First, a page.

Tag Archives: Fundamentalism

Wingspread Ezine for January, 2023

“Spreading your wings in a perplexing world”

January 2023                                                  James P. Hurd

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  • Blessed Unbeliever release!
  • Writers Corner
  • New story: Clutchers Car Club
  • This month’s puzzler
  • Wingspread Ezine subscription information
  • Wisdom


In Blessed Believer, Sean McIntosh has good reason to doubt his fundamentalist faith— he’s just lost his girlfriend and his life dream of aviation. But when he turns to unbelief, he finds it harder than he ever imagined—especially at Torrey Bible Institute! So he commits a secret act of sacrilege to convince himself he’s an atheist. It’s a long journey back to his girlfriend, his life dream, and his faith. (Wipf and Stock, 2023.)

Buy here: https://wipfandstock.com/9781666756951/blessed-unbeliever/
or on Amazon (Kindle format coming soon).

Writers Corner

Word of the Month: ENDORSEMENTS: The short paragraphs written on the back cover, recommending a book to the reader (see above).

Tip of the month: PROOFREADING. 1. Print out your piece and read it out loud to yourself. 2. Get a couple of people (readers or writers preferred) to read your piece through. 3. Professional proofreading is expensive but may be necessary.

Your turn:     What is the most memorable line you’re read, or heard in a movie? Email me your favorite at hurd@usfamily.net. Example: Where Harry says, “Go ahead; make my day” (Clint Eastwood, Sudden Impact, 1983).

I’ll post your responses here next week.

Last week I asked you about the best short story you’ve ever read. Two of my personal favorites come to mind.

Jack London, “Two Boys on a Mountain.” Makes your hands sweat.

Nathaniel Hawthorne, “The Hollow of the Three Hills,” about an unfaithful wife encountering a witch. Horror and despair.

This is the woman I married . . .

New story: Clutchers Car Club  


This is a background story based on my novel, Blessed Unbeliever, about Sean McIntosh and Kathleen Wilberforce in the 1950s. It gives some background on Reggie Radcliffe, Sean’s enemy.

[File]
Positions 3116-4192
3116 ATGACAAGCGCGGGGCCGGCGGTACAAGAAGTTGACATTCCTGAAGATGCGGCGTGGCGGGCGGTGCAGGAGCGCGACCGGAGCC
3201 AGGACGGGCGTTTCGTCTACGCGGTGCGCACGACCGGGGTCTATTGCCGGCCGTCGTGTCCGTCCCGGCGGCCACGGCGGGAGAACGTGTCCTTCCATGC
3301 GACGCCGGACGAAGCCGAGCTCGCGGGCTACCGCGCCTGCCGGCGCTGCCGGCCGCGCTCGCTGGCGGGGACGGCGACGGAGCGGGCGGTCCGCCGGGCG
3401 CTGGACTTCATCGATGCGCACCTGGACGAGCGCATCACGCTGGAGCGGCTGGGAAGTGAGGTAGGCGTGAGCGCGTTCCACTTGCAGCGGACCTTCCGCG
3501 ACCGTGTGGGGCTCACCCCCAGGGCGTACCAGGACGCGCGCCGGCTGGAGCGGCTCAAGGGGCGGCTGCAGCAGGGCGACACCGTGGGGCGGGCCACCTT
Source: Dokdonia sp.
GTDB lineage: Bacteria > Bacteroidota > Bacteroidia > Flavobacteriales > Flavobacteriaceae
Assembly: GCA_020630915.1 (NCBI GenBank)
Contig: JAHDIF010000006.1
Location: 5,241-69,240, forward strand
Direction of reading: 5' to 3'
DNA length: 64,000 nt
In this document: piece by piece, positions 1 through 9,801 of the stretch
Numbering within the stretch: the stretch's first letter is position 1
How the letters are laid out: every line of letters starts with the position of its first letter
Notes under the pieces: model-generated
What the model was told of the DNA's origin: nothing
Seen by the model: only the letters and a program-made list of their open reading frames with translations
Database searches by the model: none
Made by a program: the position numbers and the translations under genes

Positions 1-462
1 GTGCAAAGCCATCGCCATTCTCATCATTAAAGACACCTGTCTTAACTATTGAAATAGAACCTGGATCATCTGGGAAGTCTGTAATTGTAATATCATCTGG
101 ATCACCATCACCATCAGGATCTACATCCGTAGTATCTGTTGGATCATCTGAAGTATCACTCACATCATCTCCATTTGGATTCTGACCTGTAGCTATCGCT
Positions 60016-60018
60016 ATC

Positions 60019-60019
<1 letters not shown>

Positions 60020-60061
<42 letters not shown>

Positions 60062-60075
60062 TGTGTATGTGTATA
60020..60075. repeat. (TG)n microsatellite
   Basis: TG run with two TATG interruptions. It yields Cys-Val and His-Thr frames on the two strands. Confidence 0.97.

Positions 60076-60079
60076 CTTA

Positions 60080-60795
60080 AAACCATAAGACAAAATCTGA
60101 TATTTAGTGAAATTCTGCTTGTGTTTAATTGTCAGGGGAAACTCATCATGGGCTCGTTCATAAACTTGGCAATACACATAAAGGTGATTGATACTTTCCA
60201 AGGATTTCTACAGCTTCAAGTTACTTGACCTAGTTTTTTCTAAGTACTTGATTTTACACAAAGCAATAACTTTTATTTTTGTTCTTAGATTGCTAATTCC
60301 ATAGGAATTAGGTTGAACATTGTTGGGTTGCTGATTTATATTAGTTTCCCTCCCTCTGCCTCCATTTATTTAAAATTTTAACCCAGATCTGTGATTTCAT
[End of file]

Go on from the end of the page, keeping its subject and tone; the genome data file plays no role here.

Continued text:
After he arrived at Stanton, Reggie Radcliffe single-handedly birthed the Clutchers Car Club—a coterie of church kids, all motorheads. One dark Tuesday night in spring 1959, the Clutchers gathered as usual in the barn at Jeff Adam’s Villa Park orange ranch. A dry Santa Ana wind whipped the branches, flinging oranges off the trees like projectiles. Cars pulled in and parked among the trees. As the guys walked into the barn, which was swept and all alight, a small radio played Bobby Darin—“I want a dream lover, so I don’t have to dream alone. . . .”    
To read more, click above   

(Leave a comment on the website and share with others: https://jimhurd.com . Thanks.)

This month’s puzzler

This is from a book of riddles collected by Agnes Rogers. Mrs. Simmons, a suburban housewife, was very fond of her mother-in-law. One morning after breakfast, she went shopping and then stopped as she often did, to have a mid-morning cup of coffee with the older woman. When Mrs. Simmons returned home, the first thing she saw was the grizzly remains of her husband . . .

Instead of calling a doctor or the police, she calmly went about her domestic chores. Why?

Answer to last month’s puzzler: You recall the defendant was rightly convicted by the jury but the judge was compelled to let him go free. Why? Answer: The guy was one half of a Siamese twin and it would have been unfair to the other half if the guy was imprisoned. (I know: a rare occurrence, and kind of a lame puzzler! Please do not erase me from your memory!  😊)

“Was it something I said?”

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There’s this hot dog stand, and a Buddhist walks up and says, “Make me one with everything.” 

Why did the Hindu patient refuse to take Novocain from the Buddhist dentist?
He wanted to transcend dental medication.

“We are not necessarily doubting that God will do the best for us; we are wondering how painful the best will turn out to be.”   C.S. Lewis

More football

“A school without football is in danger of deteriorating into a medieval study hall.” 
– Frank Leahy / Notre Dame 

“He doesn’t know the meaning of the word fear. In fact, I just saw his grades and he doesn’t know the meaning of a lot of words.”
-Ohio State’s Urban Meyer on one of his players: 

“I never graduated from Iowa. But I was only there for two terms – Truman’s and Eisenhower’s” 
– Alex Karras / Iowa 

The Girls at Torrey Bible

[An excerpt from my novel, East Into Unbelief, soon to be released.]

March came, the days brightened and the weather turned warmer and windy, the trees dragging their leaves like nets. Sean walked across the quad and up to his English class. He loved some of the poetry they were reading, but he would never admit that to his friends. And Christian Education class. Mr. Getsch’s lectures fascinated Sean—he taught them how to teach, how to start a file drawer. Or, maybe Sean just enjoyed sitting next to Linda Fuller from Manchester-by-the-Sea.

Slightly built, Linda’s brown hair fell carelessly to her shoulders, framing her brown eyes. Usually she wore a white blouse with short sleeves, her pleated skirt falling just to her knees. and black flats—casual but not sloppy.